image A young Brooklyn novelist named Tao Lin offered 60 percent of his royalties from his next book to members of the public. Would you believe, investors snapped up six shares. Each share, hawked for $2K, will bring in ten percent of royalties.

Yes, as you can see at left, Tao has a track record as a fiction writer. And, yes, the existing global publishing industry so often bungles in gauging the financial prospects of books. I wish Tao all kinds of luck. He is quoted as saying that "I actually will work better on my second novel, the way the novel is right now, if I have no obligations or responsibilities at all.” So why not get the money up front?

The nobody-one-knows-nothing factor

imageBut do we really want this new option to become a common practice? Might the public end up buying Brooklyn Bridges, so to speak? Didn’t William Goldman, the Hollywood screenwriter, once say, "Nobody knows nothing"? And he was talking about pros.

Of course, the argument could be made that the $2K shares will be feel-good patronage of the arts. But potentially some real legal issues might still arise with the SEC and other agencies. And beyond that, isn’t the "literary" world fixated enough on money? Some houses won’t even buy books unless they see best-seller potential.

This is a little close to home, with The Solomon Scandals, my D.C. newspaper novel, due out in the fall from Twilight Times Books in P and E. Writing a good book is time-consuming enough. Do I really want to worry about government forms such as disclosure statements? I’d rather write about imagined scandals than risk being part of a real one.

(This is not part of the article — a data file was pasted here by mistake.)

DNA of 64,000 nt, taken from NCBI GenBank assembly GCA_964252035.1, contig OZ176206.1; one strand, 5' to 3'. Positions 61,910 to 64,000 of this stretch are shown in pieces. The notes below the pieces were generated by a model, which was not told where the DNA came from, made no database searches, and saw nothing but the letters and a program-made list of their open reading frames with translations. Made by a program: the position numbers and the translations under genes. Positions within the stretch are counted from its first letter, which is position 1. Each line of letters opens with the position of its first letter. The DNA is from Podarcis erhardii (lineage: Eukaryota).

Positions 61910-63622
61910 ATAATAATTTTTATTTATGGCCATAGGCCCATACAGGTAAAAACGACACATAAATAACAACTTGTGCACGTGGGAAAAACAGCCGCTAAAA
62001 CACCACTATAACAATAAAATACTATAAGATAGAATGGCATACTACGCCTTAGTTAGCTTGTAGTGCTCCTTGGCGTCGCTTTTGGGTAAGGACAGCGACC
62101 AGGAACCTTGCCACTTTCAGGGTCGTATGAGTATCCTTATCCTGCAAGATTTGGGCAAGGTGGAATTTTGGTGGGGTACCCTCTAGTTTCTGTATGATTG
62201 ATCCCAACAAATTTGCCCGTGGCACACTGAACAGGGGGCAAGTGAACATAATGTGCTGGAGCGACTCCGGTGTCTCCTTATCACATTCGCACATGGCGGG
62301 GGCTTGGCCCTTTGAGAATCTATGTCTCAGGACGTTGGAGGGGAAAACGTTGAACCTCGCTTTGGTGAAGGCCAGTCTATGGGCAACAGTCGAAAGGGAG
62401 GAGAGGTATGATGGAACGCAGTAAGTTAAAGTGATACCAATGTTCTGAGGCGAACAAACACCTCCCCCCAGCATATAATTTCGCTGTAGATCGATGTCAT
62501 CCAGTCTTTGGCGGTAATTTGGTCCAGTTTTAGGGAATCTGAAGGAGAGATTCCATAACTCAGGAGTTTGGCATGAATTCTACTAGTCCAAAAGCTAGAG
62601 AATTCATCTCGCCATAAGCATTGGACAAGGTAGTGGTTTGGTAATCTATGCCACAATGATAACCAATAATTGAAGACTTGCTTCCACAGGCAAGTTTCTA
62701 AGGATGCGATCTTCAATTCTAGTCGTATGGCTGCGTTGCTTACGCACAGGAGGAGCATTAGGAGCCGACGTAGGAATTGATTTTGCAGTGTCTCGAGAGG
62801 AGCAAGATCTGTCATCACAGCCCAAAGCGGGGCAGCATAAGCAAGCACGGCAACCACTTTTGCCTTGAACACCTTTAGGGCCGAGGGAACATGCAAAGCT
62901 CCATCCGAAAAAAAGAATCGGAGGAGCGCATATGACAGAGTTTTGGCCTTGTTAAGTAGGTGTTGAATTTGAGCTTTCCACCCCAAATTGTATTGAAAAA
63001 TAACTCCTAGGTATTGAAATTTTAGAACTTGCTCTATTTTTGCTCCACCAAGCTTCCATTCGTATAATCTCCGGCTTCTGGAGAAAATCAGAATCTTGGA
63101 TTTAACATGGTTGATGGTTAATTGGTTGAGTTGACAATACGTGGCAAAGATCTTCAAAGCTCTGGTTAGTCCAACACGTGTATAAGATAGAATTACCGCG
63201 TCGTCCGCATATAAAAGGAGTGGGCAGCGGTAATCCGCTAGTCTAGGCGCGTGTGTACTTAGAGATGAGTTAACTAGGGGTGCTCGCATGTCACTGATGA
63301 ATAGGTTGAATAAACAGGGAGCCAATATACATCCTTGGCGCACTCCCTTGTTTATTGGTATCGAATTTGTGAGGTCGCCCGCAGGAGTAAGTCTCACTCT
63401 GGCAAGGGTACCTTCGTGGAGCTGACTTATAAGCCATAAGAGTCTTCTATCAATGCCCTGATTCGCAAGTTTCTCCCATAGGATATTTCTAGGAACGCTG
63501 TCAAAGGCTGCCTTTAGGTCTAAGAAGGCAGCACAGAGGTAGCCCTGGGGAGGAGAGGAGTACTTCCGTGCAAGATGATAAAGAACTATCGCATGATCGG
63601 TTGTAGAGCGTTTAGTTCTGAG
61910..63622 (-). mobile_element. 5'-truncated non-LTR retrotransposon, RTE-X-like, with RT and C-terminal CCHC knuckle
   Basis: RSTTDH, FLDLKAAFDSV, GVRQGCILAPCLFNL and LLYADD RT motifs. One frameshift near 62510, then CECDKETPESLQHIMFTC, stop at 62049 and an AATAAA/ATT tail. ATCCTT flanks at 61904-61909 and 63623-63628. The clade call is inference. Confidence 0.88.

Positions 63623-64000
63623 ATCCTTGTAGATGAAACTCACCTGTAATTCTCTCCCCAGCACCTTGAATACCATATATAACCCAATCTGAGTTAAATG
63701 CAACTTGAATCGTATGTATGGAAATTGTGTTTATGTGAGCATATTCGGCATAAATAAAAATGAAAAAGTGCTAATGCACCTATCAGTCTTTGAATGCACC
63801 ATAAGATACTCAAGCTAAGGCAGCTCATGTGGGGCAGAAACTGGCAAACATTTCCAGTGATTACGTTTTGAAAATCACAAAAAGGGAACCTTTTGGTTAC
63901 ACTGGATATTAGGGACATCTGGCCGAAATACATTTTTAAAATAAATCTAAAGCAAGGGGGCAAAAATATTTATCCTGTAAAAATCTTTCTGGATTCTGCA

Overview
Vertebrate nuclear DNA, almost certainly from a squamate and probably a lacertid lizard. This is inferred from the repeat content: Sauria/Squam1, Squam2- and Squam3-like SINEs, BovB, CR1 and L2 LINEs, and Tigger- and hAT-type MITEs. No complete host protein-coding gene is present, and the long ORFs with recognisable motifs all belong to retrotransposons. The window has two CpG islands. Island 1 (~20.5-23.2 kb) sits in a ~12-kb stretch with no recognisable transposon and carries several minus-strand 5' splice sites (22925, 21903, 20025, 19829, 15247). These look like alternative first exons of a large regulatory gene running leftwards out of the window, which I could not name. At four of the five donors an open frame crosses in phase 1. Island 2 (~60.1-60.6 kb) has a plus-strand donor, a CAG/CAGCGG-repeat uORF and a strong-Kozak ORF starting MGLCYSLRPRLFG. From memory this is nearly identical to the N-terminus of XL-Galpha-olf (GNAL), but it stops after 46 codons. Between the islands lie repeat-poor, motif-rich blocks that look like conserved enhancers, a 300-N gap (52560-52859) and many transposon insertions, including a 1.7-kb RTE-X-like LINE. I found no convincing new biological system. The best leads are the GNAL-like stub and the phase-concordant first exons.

The real problem—and opportunity—for writers and publishers

Meanwhile, as amusing as the Tao’s gimmick is, lets consider the real financial problem of writers and publishers—or maybe the opportunity. While the U.S. GDP is maybe $13 trillion, Americans are probably spending less than $100B a year on books. I’d like to see that increase, given the value that the best books deliver in enlightenment and entertainment. A TeleRead-style library system could help by creating demand, not just through library purchases but also by building interest in books for sale by the private sector. The grubby stuff isn’t as much fun as Las Vegas-style schemes, but for readers and writers alike, the end results of a TeleRead-style approach will be endlessly more satisfying.

Related:  The Telegraph, a New York Times blog, and the Mumbai Mirror.

(Thanks to Tamas Simon and Mike Cane.)


  1. i think you are over evaluation what tao lin was doing. as far as i understand, besides getting publicity, tao needed money and he thought of a practical way to get it. It is not an action based in “the real world”, it was more like a child simulating the real world to get what he wants. The fact there may be the SEC and legal issues kinda shows that tao acted without worrying too much about complicated consequences, i think maybe he was just having fun

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